In the days and months after a baby is born come a flurry of checkups. But after the first year of life, attendance at well-child visits often drops off.
That’s a problem for children with autism spectrum disorder, whose delayed diagnoses can pose cognitive, educational and social disadvantages, a new analysis by UVA School of Nursing professor Pam DeGuzman and colleagues finds.
“Lots of parents may not understand these visits’ value, once childhood vaccinations are complete,” said DeGuzman, whose study appears in The Journal of Pediatrics, “but research has firmly established that kids who are diagnosed early with autism fare far better down the line the sooner interventions are made available to them.”
9 months lateKids who missed the 24-, 30-, and 3-year checkups were diagnosed on average 9 months later than kids who'd attended
DeGuzman studied 253 children diagnosed with autism born in Virginia in 2011, their attendance at routine well-child visits, and the average age at which they received their diagnosis and, consequently, behavioral interventions. On average, children ultimately diagnosed with autism spectrum disorder attended fewer than half of doctor’s visits during early childhood. Just one-fifth attended their 30-month well-child visit, and children who missed the 24-month, 30-month and 3-year visits, were diagnosed with autism spectrum disorder on average more than nine months after than those who didn’t miss these key appointments.
“The longer we wait to diagnose autism, the more we’re missing out on that developmental window to provide interventions.”Prof. Micah Mazurek, a clinical psychologist and director of UVA’s Supporting Transformative Autism Research Initiative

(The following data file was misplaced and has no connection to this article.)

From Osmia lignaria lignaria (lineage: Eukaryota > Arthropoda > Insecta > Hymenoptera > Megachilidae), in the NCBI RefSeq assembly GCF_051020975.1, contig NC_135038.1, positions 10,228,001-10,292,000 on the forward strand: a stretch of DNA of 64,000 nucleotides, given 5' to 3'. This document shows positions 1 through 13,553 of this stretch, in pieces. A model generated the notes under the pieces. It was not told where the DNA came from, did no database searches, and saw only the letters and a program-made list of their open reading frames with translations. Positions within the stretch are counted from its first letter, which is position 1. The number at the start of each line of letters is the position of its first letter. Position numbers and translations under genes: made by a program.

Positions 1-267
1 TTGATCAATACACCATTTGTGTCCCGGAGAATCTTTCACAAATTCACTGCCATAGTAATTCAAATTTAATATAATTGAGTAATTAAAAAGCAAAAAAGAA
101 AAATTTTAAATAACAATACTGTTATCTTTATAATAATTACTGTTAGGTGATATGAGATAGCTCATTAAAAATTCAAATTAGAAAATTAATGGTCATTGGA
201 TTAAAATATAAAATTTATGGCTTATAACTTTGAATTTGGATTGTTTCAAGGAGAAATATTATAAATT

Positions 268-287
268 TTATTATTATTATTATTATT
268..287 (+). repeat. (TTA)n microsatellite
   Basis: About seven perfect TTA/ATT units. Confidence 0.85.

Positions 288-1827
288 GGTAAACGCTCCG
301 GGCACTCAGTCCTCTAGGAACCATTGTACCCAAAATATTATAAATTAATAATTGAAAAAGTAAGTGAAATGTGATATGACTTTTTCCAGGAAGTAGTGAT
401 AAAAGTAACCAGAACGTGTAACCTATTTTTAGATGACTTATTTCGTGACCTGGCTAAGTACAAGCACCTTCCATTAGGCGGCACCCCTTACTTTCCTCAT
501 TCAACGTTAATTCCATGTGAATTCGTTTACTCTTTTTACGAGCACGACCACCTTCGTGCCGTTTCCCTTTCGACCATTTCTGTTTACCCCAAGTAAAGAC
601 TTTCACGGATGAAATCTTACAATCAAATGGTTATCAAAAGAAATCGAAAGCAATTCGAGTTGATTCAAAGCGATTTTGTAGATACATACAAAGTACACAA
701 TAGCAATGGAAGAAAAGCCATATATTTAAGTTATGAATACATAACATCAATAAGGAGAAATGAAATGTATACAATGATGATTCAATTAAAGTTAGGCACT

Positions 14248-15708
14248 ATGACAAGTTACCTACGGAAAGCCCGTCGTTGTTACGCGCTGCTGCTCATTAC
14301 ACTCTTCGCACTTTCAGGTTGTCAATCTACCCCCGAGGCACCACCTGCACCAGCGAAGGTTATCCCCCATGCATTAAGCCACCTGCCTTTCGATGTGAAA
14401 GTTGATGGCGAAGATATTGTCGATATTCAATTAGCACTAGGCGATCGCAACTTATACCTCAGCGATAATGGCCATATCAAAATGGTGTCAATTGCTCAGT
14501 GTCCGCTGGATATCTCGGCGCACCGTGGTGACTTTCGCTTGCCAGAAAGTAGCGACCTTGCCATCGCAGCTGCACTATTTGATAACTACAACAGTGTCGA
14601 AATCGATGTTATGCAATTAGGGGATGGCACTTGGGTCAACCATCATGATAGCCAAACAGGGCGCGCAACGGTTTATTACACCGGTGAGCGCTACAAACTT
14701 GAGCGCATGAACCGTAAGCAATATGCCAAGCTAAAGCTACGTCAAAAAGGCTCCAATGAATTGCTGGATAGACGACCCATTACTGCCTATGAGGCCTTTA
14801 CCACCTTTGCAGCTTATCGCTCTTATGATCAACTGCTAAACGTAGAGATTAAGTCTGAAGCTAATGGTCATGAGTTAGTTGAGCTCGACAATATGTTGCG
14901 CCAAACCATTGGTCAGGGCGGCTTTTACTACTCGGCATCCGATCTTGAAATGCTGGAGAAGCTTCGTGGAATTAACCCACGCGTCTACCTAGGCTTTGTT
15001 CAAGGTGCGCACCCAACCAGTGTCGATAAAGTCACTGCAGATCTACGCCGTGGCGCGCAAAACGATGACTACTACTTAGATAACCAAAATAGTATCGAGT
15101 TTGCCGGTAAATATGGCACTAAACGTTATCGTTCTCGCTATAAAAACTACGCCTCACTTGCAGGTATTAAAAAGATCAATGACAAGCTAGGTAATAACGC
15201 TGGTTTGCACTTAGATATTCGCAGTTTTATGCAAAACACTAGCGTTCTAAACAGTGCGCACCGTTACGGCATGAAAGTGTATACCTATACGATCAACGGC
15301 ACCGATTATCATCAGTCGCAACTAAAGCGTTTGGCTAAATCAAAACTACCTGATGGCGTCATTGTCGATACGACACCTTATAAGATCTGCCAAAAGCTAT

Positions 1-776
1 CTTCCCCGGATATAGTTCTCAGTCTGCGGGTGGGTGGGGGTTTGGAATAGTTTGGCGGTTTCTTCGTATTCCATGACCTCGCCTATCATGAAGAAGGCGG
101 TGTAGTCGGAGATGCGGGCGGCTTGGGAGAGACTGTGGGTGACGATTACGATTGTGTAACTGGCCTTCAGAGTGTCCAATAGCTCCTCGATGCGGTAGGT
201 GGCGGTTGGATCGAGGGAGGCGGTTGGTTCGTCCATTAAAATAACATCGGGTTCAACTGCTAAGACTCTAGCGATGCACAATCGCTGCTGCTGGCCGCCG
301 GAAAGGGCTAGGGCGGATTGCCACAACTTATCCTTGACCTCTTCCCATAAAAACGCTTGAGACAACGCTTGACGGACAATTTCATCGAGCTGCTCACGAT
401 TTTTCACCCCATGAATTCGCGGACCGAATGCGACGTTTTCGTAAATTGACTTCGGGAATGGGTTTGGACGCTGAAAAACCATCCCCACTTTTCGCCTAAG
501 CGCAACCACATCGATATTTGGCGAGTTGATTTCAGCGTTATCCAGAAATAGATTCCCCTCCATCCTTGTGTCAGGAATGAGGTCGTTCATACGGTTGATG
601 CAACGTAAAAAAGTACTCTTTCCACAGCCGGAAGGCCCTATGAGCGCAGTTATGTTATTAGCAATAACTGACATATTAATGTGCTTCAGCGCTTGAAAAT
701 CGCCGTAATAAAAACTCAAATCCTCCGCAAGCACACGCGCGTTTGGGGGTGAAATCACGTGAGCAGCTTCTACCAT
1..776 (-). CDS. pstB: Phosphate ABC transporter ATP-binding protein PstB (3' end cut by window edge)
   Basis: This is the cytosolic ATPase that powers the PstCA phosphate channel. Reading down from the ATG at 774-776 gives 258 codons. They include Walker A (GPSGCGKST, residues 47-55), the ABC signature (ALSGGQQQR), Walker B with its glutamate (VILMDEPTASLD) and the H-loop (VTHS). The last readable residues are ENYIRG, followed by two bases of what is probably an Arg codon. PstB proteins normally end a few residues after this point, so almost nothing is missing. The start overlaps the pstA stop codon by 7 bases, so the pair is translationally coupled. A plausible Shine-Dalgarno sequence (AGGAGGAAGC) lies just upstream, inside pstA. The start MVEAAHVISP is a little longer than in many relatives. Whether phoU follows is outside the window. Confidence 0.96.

DeGuzman also found that those with Medicaid insurance missed more appointments and faced longer delays in autism diagnoses than children with private insurance. DeGuzman’s co-authors include UVA’s Micah Mazurek, the Novartis U.S. Foundation Professor in the School of Education and Human Development; Genevieve Lyons, a public health statistician in the School of Medicine; and Jessica Keim-Malpass, an associate professor of nursing.
Well-child visits during early childhood—recommended by the American Academy of Pediatrics at 12-, 15-, 18-, 24-, 30- and 36-month intervals, and annually thereafter—offer multiple opportunities for health care providers to screen children for autism spectrum disorder and other developmental disorders. Research has established that earlier autism diagnoses and the subsequent interventions they catalyze—such as building language skills, facilitating social interactions and teaching daily living skills, like tooth brushing and getting dressed—improve children’s cognitive, social and behavioral trajectories.
Although autism can be reliably diagnosed in children as early as 1 or 2, American children are, on average, 51 months (4.25 years) old by the time they are diagnosed. Many with more subtle symptoms are diagnosed much older. While health care providers screen children whose parents suspect cognitive or social delays, they also do routine autism screenings at the 18- and 24-month visits, too. That’s the point at which autistic children typically have detectible symptoms, according to Mazurek, who called the moment pivotal, and “a sweet spot in early development that provides a nice opportunity for interventions that make a difference.”
“The longer we wait to diagnose autism,” explained Mazurek, a clinical psychologist and director of UVA’s Supporting Transformative Autism Research Initiative, “the more we’re missing out on that developmental window to provide interventions.”
DeGuzman’s study affirms the importance of promoting attendance at all recommended well-child visits to ensure that autism spectrum disorder screenings take place and emphasizes the importance of visits during the critical 2- to 4-year-old time frame. And while COVID-19 has affected how and whether families seek routine care, promising tactics—including evening and weekend office hours, home visits, group visits and “Reach Out and Read” programs—are making headway.
“A lot of the work we’ve been doing is related to supporting primary care providers to recognize the signs and symptoms of autism,” Mazurek said, “but if children aren’t even making it into the clinic, their needs may not be identified as early as possible and they may be missing opportunities for really valuable early interventions at a time when they can benefit most from them.”
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